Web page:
Finally! Only 66 hours, 33 minutes, and 15 seconds left to go until the lock was gone! 3,993 minutes!
We all shared one giant bed, which would have taken some getting used to if I hadn’t started there as a baby, and just never left. It was somewhat terrifying at first, not wanting mom or dad to roll over in the night and squash me like a bug, but somehow, I survived. I took a deep breath in, smelling the wonderful sea breeze. I leapt out of bed, disturbing mom, as I raced to get ready. Dad was working at night, so he wasn’t around to be disturbed. I ran out the door, only for 24-year-old mom to groggily yell at me.
“Elaine! Get out of those filthy clothes, and into something nice! It’s System Day!”
I sheepishly slinked back into the bedroom, and looked down at my beige-colored bamboo tunic. A grease stain, a few dirt stains, and was that yesterday’s lunch…?
Embarrassing. The emotion washed through me, hot and raw. I felt it only the way a kid could, and I had one of those ever-rarer flashes of insight, of remembrance.
I’d been reborn, as a baby. I’d grown up a bit, but I had the body of a kid. The physical mind of a kid. I’d been treated like a kid.
The conclusion was inevitable. I thought like a kid. A kid, with a boatload of extra memories rattling around, most of which I couldn’t use or process in any meaningful way. The more “adult flashes” of remembrance and self-centering were getting rarer and rarer as I aged.
I’d somewhat accepted it. New life! New me!
I changed to a fresh tunic. Bamboo was a nice material to wear. It was light and cool, and as the weather was getting really warm in the early summer, it was the perfect material to wear. I wasn’t a fan of the color of undyed bamboo – I much preferred wool white – but there was no beating how it felt or what it did for the heat.
I sighed as I put away the dirty tunic. I would have to wash it later, and that was a chore and a half, needing to go down to the river that cut the town in half. Mom- I found out her name was Julia, just Julia – would come down with me and do the rest of the laundry, but I was already being made to look after myself. Childhood being a carefree time with no responsibilities, bah humph. Who said that!? I want a refund!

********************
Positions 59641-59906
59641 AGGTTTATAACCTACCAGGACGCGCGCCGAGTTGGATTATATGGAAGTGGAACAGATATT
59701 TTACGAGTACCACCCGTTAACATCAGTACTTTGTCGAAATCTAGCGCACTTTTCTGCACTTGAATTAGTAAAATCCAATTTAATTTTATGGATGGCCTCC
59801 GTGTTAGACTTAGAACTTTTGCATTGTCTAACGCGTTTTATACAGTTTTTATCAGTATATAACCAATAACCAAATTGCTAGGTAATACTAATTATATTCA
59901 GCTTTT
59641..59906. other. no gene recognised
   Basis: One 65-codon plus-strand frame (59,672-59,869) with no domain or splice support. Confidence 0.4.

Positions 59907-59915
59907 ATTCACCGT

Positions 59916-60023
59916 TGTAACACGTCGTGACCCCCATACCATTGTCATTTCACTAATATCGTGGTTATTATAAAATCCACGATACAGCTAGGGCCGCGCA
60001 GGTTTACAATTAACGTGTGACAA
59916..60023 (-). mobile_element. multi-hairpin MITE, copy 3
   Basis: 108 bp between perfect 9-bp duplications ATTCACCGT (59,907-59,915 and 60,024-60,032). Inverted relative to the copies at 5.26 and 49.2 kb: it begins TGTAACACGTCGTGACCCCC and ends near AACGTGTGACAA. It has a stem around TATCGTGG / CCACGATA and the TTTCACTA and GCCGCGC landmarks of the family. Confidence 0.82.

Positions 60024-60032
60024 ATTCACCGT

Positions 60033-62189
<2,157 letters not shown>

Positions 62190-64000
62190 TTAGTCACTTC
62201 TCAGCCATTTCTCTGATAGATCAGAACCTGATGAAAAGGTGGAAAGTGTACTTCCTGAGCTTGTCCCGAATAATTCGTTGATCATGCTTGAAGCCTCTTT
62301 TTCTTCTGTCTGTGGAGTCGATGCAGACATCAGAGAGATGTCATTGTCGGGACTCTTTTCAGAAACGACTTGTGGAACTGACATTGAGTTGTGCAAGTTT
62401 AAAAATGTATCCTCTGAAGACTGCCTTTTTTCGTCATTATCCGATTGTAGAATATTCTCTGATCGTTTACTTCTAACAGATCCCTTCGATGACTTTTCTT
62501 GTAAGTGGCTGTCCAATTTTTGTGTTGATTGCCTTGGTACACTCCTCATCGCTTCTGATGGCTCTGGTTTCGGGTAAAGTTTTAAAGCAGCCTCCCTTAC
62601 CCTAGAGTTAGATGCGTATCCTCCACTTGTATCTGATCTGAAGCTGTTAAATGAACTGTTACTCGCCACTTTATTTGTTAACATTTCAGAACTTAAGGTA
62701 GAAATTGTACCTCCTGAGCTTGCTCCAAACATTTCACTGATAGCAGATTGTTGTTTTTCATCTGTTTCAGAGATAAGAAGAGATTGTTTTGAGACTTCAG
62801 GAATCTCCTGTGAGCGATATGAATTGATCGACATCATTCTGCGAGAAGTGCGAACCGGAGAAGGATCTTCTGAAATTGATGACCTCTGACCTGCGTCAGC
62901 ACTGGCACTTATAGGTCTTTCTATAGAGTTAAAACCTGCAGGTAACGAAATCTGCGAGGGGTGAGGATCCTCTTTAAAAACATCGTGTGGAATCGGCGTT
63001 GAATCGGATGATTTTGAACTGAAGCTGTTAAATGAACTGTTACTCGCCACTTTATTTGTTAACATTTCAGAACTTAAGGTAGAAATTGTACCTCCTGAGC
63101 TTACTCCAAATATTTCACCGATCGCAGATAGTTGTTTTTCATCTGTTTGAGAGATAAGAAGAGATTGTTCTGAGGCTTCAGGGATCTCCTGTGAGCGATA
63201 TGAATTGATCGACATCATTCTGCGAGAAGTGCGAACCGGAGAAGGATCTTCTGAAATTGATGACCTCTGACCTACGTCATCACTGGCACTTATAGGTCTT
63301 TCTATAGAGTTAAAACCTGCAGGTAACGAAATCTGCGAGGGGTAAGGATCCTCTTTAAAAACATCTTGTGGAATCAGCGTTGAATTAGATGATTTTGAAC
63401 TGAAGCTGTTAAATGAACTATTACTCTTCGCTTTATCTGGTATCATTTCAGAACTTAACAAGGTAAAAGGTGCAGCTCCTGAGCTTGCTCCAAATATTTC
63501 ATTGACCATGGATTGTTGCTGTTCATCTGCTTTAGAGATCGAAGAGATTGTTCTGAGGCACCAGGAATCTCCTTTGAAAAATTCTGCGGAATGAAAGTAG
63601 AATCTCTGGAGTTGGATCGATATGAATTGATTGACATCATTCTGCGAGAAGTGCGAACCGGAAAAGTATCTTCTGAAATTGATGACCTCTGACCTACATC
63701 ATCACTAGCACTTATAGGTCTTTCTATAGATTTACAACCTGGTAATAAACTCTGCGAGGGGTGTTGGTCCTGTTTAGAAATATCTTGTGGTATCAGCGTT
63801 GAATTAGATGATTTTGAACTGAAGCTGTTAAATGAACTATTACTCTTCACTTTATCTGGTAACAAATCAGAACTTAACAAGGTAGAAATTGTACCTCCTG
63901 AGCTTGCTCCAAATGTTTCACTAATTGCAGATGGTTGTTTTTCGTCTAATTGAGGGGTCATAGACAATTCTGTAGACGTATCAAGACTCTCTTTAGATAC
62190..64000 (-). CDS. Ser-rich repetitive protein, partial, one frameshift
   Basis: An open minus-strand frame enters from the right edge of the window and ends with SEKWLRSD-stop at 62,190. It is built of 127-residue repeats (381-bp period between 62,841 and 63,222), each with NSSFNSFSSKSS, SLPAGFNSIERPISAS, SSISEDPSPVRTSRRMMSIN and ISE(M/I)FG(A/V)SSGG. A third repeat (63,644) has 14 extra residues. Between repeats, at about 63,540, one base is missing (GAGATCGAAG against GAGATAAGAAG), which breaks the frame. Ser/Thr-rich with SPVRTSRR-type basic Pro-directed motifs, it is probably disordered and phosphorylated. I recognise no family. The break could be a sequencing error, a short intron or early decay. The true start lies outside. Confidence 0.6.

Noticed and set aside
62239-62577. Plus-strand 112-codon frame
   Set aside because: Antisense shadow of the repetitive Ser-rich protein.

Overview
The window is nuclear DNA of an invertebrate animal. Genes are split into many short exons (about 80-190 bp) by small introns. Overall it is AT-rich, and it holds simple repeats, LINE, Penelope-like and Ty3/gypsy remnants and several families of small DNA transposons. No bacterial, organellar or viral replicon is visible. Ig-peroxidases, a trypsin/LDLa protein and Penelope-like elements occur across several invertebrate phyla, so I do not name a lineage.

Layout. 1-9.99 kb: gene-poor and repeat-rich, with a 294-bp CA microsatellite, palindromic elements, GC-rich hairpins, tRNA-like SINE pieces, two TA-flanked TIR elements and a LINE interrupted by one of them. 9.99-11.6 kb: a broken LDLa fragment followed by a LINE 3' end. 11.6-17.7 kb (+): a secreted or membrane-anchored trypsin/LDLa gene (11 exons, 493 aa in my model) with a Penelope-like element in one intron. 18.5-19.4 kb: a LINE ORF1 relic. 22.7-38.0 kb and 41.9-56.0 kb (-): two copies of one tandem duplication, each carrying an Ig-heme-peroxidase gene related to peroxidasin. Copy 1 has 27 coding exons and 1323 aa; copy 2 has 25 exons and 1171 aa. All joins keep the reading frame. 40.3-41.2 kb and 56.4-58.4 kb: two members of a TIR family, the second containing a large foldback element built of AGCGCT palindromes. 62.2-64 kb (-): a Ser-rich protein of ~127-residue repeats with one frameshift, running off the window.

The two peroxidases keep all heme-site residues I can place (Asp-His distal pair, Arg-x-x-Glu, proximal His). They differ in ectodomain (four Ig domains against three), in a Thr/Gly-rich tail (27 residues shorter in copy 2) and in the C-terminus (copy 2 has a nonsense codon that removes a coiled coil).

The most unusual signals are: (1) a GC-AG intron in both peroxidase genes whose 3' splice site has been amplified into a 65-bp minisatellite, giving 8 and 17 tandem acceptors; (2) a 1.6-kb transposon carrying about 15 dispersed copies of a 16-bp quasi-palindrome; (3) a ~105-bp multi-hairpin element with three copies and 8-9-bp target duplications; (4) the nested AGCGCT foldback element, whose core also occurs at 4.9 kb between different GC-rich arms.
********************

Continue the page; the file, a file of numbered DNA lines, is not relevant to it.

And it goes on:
Still, System Day! I was bouncing off the walls with happiness. Turns out, everyone had a system, not just me! System Day was when kids who were just about to unlock their class went to the temple, and we would get told all about the System, how it worked, and had a chance to ask for advice and help. Mom and dad – turns out his name was Marcus Elainus Cato, for some reason he had a long and fancy name – would also be telling me things and giving their own advice and opinion on the matter, but the temple asked for, and got, first dibs on telling kids what was going on.
System Day happened every week, and only once in your life. Only kids that were about to unlock their system could attend. It was a milestone in everyone’s life, marking the end of childhood (HA! Like I wasn’t already pressed into chore service), and the start of “real” life, of getting classes and levels generally starting an apprenticeship, or working. They started the hard labor young here!
With that being said, I had already managed to gain a few stats on my own. Some were clearly obtained from my own effort – I got some points in Speed for playing and running around with Lyra – and others just seemed to happen while growing up, like a point in Strength and Vitality. Each time I leveled up, I could feel it, a power bubbling up inside and washing over me. With how low my stats were, I distinctly noticed each and every stat point. I pulled them up to see how I’d done since I got started here.
[Free Stats: 0]
[Mana Regeneration: 2]
[Magic Power: 2]
[Magic Control: 2]
After having gotten my fresh clean clothes on, I bounced over to the kitchen. It was like a furnace here – between the heat and the clay oven, it was deeply unpleasant to be here. We never quite let the fire in the oven die, but generally left it as embers. It was more work to restart the fire from scratch, than it was to work in a too-hot kitchen. I darted in, quickly scanning around to see what we had to eat. Bread, some sort of dried meat, various vegetables, a large dried fish, some fruits. Wait – was that a mango!? Eyes wide, I reached out to grab it, and sprinted back out of the kitchen – I didn’t want to stay in there any longer than needed, it was already boiling. I went over to the table with its too-high not-chairs, and climbed up onto the cozy patient recliner, placing the mango in front of me. We had a knife on the table, and while I knew it was dangerous to use the knife – I had been told in no uncertain terms not to use it without mom or dad around – I knew I was good enough, and nothing was keeping me from the juicy deliciousness contained within.
I carefully lined up the knife facing away from me, as I was taught, and tried to slice in. The blade just skidded over the skin of the mango, ending up wildly flailing away from me. I barely kept my grip on the knife, although the mango slipped. Even with system-enhanced strength I wasn’t getting through it that easily. I narrowed my eyes at the mango, wondering if its vitality had been enhanced by the system as well. There was no other reason possible I would fail.